In the Name of the Rose; A personal challenge

When looking back on my blog entries over the past two months, you might notice that some have a more theoretical nature, while others have a more practical and/or societal nature. This mix reflects my dual role in industry and academia. I've been discussing this with some people. An obvious strategy would be to move the more theoretical entries to a separate blog. After some reflection I decided that I really shouldn't do so, but rather ensure I present the more theoretical topics in a way that is appealing to a wider audience.

Actually, I consider this to be one of my personal challenges. As discussed in one of my previous postings, I think we should move to towards slow science. I think part of that should include more the communication of scientific ideas to a wider audience, e.g. in terms of blogs,. I feel dearly about the scientific topics I have blogged about earlier. I think these topics deserve a fundamental approach. At the same time, the relevance of these topics to the field of enterprise architecture and enterprise engineering is so profound that it is important to widen the discussions. Achieving this, as a scientist, practitioner and blogger, is my personal challenge.

What inspired me in this challenge is the character of William of Baskerville, in The Name of the Rose. About 9 years ago I was getting some career advice from a colleague. One of the exercises he took me through was to mention some key movie characters I particularly liked. If I remember correctly, then I listed:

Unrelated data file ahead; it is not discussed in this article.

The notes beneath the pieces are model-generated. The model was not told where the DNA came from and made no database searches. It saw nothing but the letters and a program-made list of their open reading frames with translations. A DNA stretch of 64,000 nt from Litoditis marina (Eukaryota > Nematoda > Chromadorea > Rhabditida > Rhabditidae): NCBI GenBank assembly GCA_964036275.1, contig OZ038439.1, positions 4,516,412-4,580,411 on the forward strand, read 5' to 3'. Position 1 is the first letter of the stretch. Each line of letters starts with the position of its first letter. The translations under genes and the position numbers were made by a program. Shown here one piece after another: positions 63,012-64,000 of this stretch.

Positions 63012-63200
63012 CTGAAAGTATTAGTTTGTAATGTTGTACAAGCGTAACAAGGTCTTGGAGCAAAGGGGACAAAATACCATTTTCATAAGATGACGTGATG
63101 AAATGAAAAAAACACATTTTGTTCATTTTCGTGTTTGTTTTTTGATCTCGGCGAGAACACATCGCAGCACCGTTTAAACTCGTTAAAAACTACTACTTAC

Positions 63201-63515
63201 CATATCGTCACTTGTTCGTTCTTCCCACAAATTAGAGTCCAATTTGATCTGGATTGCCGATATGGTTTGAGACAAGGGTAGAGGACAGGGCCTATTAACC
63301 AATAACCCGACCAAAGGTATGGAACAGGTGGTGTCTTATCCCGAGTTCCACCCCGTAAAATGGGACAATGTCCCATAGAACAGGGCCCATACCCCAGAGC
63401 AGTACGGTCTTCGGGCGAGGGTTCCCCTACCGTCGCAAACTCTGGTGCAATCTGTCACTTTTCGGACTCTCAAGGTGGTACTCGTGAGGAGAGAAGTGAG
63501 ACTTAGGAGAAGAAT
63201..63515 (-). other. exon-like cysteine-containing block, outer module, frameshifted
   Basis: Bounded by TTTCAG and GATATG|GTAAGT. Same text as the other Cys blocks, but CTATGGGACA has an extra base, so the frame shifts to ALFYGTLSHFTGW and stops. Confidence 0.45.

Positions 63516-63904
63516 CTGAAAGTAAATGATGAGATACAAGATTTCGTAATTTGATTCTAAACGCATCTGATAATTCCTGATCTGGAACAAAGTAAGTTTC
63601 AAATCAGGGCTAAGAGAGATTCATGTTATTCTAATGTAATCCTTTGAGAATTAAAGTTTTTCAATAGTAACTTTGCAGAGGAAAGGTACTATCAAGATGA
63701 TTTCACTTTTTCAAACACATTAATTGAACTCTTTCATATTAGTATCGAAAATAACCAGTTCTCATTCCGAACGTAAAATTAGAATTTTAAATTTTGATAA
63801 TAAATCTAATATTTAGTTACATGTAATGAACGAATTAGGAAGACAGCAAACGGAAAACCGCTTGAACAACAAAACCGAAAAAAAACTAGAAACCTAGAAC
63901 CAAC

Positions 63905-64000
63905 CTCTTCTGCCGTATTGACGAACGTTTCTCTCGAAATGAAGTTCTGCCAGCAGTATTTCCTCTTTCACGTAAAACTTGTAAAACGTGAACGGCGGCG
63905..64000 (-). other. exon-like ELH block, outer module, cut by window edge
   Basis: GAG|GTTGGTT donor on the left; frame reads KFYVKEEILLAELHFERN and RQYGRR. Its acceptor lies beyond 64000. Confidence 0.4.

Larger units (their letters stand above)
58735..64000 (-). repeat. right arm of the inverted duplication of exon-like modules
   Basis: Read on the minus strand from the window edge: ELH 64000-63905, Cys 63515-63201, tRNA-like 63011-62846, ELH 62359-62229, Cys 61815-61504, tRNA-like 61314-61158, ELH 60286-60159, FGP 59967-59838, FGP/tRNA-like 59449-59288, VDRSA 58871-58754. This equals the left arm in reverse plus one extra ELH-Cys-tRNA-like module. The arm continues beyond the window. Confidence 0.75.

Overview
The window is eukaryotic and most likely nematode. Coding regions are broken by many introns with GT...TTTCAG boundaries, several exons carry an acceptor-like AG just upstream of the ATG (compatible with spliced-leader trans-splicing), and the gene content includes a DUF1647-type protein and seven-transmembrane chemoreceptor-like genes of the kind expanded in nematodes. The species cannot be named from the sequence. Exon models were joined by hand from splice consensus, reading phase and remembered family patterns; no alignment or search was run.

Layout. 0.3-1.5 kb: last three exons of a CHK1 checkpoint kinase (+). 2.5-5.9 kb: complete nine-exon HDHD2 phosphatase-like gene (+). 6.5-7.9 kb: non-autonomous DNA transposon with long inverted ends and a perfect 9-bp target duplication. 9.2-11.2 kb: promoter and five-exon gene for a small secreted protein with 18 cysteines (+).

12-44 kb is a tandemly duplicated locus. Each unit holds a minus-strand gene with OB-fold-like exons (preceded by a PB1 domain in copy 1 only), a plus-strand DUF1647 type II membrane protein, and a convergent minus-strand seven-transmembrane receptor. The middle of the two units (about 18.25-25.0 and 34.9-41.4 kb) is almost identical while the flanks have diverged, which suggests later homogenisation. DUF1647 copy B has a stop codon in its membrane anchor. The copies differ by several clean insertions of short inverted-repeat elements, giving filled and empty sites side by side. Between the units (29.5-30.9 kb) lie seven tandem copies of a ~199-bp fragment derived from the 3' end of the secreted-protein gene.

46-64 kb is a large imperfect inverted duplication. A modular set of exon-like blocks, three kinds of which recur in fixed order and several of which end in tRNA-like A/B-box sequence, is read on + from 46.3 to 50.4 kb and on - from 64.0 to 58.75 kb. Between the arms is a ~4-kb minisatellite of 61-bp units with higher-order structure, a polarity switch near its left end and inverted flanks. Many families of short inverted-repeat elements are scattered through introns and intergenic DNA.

1. William of Baskerville, in The Name of the Rose, because of his combination of academic pursuit and practical application in solving problems.
  2. Dian Fossey, in Gorilla's in the Mist, because of her dedication to her ideals. Giving up her comfortable life in "the west" to follow her inner drive.
  3. James T. Kirk, in StarTrek Enterprise, because of his adventurous spirit and the fact that he prefers a position as ship's captain over the role of an admiral. Better to be "out there" than to linger behind a desk.
  4. Indiana Jones, because of his adventurous spirit and ingenuity in the field.

To me, the character of William of Baskerville is really exemplary to finding a balance between scholarly achievement and practical application. People who know me personally might recognise some of reasons for selecting the other characters. Maybe I'll be tempted into discussing the other ones as personal challenges in future blog entries as well.

In the near future I also intend to revisit some of my earlier, more scientifically oriented, blogs with the aim of bringing them closer to practice, opening them to a wider audience, while still not trivialising the underlying scientific challenges.


  1. The Rose is a very important mystical object. It represents the number 5, The Centre of the Who. This is because the wild rose has 5 petals. And the petals on roses are in multiples of five. Geometrically, the Rose corresponds with the pentagram and pentagon.
    When I look at the movies you like you must be a Wanderer on a Quest for the Holy Grail, The Whole of Wholes. I would say join the Club.

    Best Regards,
    Hans Konstapel


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